• Young driver initiative will provide pre-licence training for 14 to 17-year-olds as part of the national curriculum for the first time
• Partnership involves Volvo dealer Cleland of the Borders, Scottish Borders Council, IAM RoadSmart and Scottish emergency services
• Volvo Car UK to provide 20 cars to support the scheme
• The initiative aims to reduce casualties from road traffic accidents and support Scottish Borders' Vision Zero objectives
Young people between the ages of 14 and 17 are set to receive driver training as part of the national curriculum for the first time, thanks to a pioneering new initiative in the Scottish Borders starting today.
In partnership with a wider consortium, John Cleland, Volvo dealer principal of Cleland of the Borders, Galashiels, has invested in the new scheme, which will see more than 700 local 14 to 17-year-old secondary school pupils take part over the course of the year. Its introduction comes after it was found that under-17s with controlled driving experience are five times safer than their peers*.
The programme will be run by a consortium involving Police Scotland, IAM RoadSmart, Scottish Fire and Rescue, Scottish Ambulance Service, and Scottish Borders Council. It will incorporate 14 day-long sessions, starting on 26th April and running until 19th October 2017, at the former RAF airfield, Charterhall, in Berwickshire. Volvo Car UK will provide 20 vehicles for use at each event.
"A road accident report conducted in the Scottish Borders last year found that 25% of the accidents analysed involved drivers under the age of 25," comments John Cleland, Cleland of the Borders' Volvo dealer principal and former British Touring Car Champion.
"In our region, 47% of the population live in a rural community where a high proportion of roads are classed as derestricted, presenting many challenges and hazards for any driver, particularly those who are new to driving. We have set up this new initiative to educate young people early, because it's been found that those under the age of 17 with controlled driving experience are five times safer than their peers," adds Cleland.
Supported by the Scottish emergency services and IAM's advanced driving instructors, the pioneering initiative will assess pupils' awareness and attitudes towards driving through classroom tuition prior to undertaking activity behind the wheel. Tutors will educate students on the fundamentals of driving, from the rules of the road and hazard perception through to manoeuvring a vehicle. Under the guidance of professionally trained advanced driving instructors, the pupils will get the opportunity to drive Volvo's multi-award-winning V40 hatchback, one of the safest cars ever tested by Euro NCAP, and the UK's safest used car according to Co-op Insurance, which will offer real-life experience of a technologically advanced, modern vehicle.
"Getting young driver education into schools as part of the curriculum has been a long-term goal for everyone involved in the partnership because it offers long-term benefits for both the driver and the Borders community. To see our efforts come to fruition is an amazing step forward in road safety for the Borders region," comments Chief Inspector Andy McLean, Police Scotland. "The new initiative gives young drivers the experience they need to survive the high-risk early months of solo driving, so anything we can do to provide them with these skills to make roads safer has to be welcomed."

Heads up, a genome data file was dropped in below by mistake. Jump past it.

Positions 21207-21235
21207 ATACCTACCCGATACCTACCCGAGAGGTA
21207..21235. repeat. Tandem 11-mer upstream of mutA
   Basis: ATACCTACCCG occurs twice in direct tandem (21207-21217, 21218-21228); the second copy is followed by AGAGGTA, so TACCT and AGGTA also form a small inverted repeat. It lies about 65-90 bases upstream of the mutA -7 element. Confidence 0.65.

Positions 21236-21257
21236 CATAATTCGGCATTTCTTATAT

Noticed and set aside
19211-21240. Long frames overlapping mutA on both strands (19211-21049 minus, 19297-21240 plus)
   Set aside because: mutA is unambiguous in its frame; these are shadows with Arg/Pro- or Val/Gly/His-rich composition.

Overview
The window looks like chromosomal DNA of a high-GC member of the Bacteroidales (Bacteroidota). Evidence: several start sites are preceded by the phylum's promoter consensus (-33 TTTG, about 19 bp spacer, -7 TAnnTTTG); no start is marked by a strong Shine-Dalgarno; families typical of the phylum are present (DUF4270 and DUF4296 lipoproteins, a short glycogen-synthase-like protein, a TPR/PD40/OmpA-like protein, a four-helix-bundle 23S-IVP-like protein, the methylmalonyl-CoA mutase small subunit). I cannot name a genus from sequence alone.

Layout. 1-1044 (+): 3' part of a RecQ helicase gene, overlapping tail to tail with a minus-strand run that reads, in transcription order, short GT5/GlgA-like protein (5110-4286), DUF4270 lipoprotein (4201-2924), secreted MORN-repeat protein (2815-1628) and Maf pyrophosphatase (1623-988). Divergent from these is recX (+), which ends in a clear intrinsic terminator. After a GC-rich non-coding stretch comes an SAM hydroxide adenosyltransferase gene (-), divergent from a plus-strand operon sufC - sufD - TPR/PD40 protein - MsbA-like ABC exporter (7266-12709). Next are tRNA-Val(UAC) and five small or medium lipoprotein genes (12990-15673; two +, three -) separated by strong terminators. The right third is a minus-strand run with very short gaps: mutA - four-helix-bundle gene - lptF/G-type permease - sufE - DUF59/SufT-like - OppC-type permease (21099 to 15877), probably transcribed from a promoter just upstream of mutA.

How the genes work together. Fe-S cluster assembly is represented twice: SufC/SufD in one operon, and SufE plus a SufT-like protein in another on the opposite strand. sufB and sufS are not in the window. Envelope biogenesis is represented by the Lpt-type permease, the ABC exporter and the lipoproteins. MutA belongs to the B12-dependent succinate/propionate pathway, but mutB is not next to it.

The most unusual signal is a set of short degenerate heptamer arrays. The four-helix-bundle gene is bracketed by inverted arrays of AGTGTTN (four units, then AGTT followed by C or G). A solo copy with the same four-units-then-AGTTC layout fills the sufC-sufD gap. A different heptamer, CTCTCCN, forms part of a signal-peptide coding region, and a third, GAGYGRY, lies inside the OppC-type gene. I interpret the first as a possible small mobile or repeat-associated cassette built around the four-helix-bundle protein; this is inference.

The scheme for 14 to 17-year-olds follows on from a successful and on-going programme launched in 2014, which has already seen hundreds of drivers from the Borders aged 17 to 25 provided with advanced driver training. The Scottish Borders Council committed £48,000 to put the drivers through the IAM's Skill for Life programme after it was found that young people accounted for 20-25% of the 400 people injured on Borders roads from 2008-2012**.
Cleland of the Borders also provides a free vehicle health check for those who take part, to ensure their cars are in the safest possible condition, as well as reimbursing participants the £149 course fee on completion.
"Both programmes offer an opportunity to cut road deaths and make younger drivers safer and more confident on the roads. Scottish Government figures show that £35.7m is the average annual cost of road accidents in the region, so the scheme will also look to cut government costs," said Jeanette McDiarmid, Deputy Chief Executive, Scottish Borders Council.
Sarah Sillars, IAM RoadSmart Chief Executive Officer, added: "IAM RoadSmart has long campaigned for road safety to be a part of the national curriculum, and through this pioneering scheme in the Scottish Borders in partnership with Volvo's Cleland of the Borders and the Scottish emergency services, it's starting to happen."
The young driver initiatives will contribute in the longer term to reduce the number of road users killed or seriously injured in the region to support the Scottish Borders' Vision Zero objectives. This aligns with Volvo's own vision that by 2020 no one should be killed or seriously injured in a new Volvo car.
Note to editors:
* A study in 2012 demonstrated that graduates of the IAM Under 17 Car Club are five times safer than their peers, with a first-year accident rate of one in 20 compared with one in five nationally. They are also more likely to pass their driving test first time.
In a survey of more than 100 advanced drivers who had already completed the advanced 17-25 driving course:
• 99% said the course improved their driving
• 66% said it helped them avoid a crash
• 90% said the course gave them greater awareness of other road users
** Source: Scottish Borders Council
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